GCC still lags world on gender equality, says WEF
New World Economic Forum study shows no Gulf nation in top 100 of global list
Arab world countries continue to lag the rest of the world when it comes to gender equality, according to the World Economic Forum Global Gender Gap Report 2011. Published on Tuesday, the latest global list showed no Middle East country in the top 100 of 135 nations covered.
In the Gulf region, the UAE was the highest ranked in 103rd position, followed by Kuwait (105), Bahrain (110), Qatar (111), Oman (127) and Saudi Arabia (131). Yemen was rock bottom in 135th place.
Despite Saudi Arabia’s lowly ranking, WEF said it was one of the highest climbers of the 114 countries that have been included in the report since 2006.
Last month, Saudi Arabia granted women the right to vote for the first time in its modern history as part of changes King Abdullah said will let them run in future municipal elections.
Saudi Arabia enforces gender restrictions interpreted from the Wahhabi version of Sunni Islam.
Men and women are strictly segregated in public, including at schools, restaurants and lines at fast-food takeouts. That keeps women out of sales jobs in malls and stores, unless the outlet caters exclusively to a female clientele.
“A world where women make up less than 20 percent of the global decision-makers is a world that is missing a huge opportunity for growth and ignoring an untapped reservoir of potential,” said Klaus Schwab, founder and chairman of the World Economic Forum.
The report said that while 85 percent of countries are improving their gender equality ratios, for the rest of the world the situation is declining, most notably in several African and South American countries.
The sixth annual study showed a slight decline over the last year in gender equality rankings for New Zealand, South Africa, Spain, Sri Lanka and the United Kingdom, while gains were made in Brazil, Ethiopia, Qatar, Tanzania and Turkey.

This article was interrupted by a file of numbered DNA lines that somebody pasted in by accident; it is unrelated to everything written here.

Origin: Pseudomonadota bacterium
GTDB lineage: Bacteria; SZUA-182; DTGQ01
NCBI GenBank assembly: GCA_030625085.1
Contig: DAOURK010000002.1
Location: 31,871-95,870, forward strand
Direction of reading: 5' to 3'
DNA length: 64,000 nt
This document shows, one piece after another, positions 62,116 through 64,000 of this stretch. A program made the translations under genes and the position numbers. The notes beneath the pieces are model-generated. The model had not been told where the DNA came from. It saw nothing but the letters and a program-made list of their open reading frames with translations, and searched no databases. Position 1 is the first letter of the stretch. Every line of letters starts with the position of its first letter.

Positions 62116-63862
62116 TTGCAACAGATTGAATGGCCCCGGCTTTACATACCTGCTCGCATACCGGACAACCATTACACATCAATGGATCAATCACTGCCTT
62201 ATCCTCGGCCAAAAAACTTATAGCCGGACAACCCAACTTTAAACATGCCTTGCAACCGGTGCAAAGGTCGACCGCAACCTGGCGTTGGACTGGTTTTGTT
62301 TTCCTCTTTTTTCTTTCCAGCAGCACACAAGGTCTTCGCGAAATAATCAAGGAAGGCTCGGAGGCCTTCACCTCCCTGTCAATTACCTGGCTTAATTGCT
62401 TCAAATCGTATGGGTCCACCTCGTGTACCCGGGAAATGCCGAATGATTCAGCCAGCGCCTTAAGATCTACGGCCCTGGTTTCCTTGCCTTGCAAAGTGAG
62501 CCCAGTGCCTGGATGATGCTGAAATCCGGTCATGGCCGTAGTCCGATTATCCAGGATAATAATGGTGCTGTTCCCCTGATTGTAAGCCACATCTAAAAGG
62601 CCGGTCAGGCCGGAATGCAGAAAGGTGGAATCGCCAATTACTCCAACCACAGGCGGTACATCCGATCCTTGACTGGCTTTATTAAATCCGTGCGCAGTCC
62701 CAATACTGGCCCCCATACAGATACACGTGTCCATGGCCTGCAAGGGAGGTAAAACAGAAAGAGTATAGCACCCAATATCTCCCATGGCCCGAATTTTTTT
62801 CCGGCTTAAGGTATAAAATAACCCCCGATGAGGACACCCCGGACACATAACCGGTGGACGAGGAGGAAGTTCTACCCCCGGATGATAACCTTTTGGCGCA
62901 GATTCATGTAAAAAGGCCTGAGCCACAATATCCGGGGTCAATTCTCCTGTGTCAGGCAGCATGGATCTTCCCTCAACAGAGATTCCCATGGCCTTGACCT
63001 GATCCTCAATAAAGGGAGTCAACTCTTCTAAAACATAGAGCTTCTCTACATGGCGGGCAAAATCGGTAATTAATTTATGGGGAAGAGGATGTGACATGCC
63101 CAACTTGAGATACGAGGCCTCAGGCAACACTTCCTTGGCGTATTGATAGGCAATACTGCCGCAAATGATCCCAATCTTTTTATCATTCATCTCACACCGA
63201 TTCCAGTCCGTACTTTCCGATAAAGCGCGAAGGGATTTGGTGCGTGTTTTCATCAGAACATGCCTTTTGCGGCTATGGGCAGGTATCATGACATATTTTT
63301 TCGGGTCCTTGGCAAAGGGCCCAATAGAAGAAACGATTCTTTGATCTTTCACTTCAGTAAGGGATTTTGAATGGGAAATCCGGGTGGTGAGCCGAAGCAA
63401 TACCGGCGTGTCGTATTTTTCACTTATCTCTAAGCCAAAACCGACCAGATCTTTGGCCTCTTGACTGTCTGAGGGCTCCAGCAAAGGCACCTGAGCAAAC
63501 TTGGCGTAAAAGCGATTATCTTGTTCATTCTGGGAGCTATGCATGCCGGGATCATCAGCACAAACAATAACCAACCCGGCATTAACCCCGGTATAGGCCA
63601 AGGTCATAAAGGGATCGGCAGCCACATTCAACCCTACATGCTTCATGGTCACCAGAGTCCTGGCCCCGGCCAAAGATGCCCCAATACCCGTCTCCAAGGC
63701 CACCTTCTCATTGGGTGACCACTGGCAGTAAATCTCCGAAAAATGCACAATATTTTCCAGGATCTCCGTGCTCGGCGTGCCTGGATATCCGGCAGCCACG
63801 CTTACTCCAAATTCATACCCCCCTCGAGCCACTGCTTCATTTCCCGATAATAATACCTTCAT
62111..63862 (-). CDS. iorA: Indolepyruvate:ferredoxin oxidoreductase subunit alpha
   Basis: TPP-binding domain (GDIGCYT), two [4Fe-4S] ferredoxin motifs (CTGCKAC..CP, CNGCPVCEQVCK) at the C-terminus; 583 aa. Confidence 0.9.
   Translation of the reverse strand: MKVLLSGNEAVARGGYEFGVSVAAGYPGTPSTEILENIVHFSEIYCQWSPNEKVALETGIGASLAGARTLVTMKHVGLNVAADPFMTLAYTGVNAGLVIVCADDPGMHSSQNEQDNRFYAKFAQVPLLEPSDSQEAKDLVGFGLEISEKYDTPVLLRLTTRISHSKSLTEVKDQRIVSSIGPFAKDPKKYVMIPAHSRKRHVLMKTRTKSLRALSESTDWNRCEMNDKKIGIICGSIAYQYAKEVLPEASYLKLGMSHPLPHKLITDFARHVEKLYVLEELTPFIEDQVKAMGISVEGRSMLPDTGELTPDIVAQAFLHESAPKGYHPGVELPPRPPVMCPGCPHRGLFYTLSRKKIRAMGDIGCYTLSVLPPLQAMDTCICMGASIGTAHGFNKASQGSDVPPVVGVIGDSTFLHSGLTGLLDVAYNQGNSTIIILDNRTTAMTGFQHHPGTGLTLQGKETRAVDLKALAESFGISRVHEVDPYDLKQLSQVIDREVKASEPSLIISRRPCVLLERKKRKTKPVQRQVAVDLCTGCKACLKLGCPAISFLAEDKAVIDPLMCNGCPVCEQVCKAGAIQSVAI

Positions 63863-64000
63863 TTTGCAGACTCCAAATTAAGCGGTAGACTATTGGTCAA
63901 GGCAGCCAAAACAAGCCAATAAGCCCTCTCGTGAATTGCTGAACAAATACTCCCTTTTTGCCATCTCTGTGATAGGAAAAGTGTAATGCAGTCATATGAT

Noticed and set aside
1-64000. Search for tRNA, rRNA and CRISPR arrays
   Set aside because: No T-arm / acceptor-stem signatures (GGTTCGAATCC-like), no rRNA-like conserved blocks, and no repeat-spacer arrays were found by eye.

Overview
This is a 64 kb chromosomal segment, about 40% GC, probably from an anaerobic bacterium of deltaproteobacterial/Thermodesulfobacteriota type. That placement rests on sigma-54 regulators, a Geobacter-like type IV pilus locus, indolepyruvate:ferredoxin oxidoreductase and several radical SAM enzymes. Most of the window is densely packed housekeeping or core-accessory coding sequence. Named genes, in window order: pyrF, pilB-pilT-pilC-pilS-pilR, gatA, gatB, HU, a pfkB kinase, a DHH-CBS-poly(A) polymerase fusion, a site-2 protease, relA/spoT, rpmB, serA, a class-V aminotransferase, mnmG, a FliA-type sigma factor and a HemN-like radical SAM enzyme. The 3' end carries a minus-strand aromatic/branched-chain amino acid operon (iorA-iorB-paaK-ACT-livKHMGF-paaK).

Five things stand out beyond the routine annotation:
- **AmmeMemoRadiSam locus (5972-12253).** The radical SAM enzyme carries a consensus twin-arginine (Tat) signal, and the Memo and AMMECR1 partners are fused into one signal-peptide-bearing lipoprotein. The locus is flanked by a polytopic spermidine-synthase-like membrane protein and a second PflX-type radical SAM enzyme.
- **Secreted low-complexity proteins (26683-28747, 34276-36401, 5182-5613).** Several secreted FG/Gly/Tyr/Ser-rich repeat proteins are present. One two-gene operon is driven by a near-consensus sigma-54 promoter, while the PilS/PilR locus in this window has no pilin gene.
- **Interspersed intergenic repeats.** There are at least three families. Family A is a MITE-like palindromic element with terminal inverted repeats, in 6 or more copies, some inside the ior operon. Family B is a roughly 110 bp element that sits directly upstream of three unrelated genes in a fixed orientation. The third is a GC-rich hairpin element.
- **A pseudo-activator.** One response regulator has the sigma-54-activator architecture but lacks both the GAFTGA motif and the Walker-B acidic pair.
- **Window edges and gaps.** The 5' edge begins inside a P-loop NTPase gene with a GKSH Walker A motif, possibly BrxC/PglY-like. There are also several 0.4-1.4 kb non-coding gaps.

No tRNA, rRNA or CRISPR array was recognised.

Nordic countries (Finland, Iceland, Norway and Sweden) continued to hold top spots having closed over 80 percent of their gender gaps, while countries at the bottom of the rankings – including most of the Middle East – still needed to close as much as 50 percent.
“Smaller gender gaps are directly correlated with increased economic competitiveness,” said Saadia Zahidi, senior director, head of the World Economic Forum’s Women Leaders and Gender Parity Programme and report co-author.
“With the world’s attention on job creation and economic growth, gender equality is the key to unlocking potential and stimulating economies.”
The report said international scores for health and education were encouraging with 96 percent of the health gaps and 93 percent of the education gaps already closed.
Around the world, economic and political participation continue to show the largest gaps.
“Female healthy life expectancy and literacy levels remain alarmingly low across many parts of Africa and Asia. In Latin America, women have more schooling than men but marriage and motherhood are still not compatible with a fuller economic and political participation of women. We’ve come a long way but there is still a long road ahead of us,” said report co-author Ricardo Hausmann, director of the Centre for International Development at Harvard University.
The Global Gender Gap Report’s index assessed 135 countries, representing more than 93 percent of the world’s population, on how well resources and opportunities are divided among male and female populations.
The report measured the size of the gender inequality gap in economic participation and opportunity; education; political empowerment; and health and survival.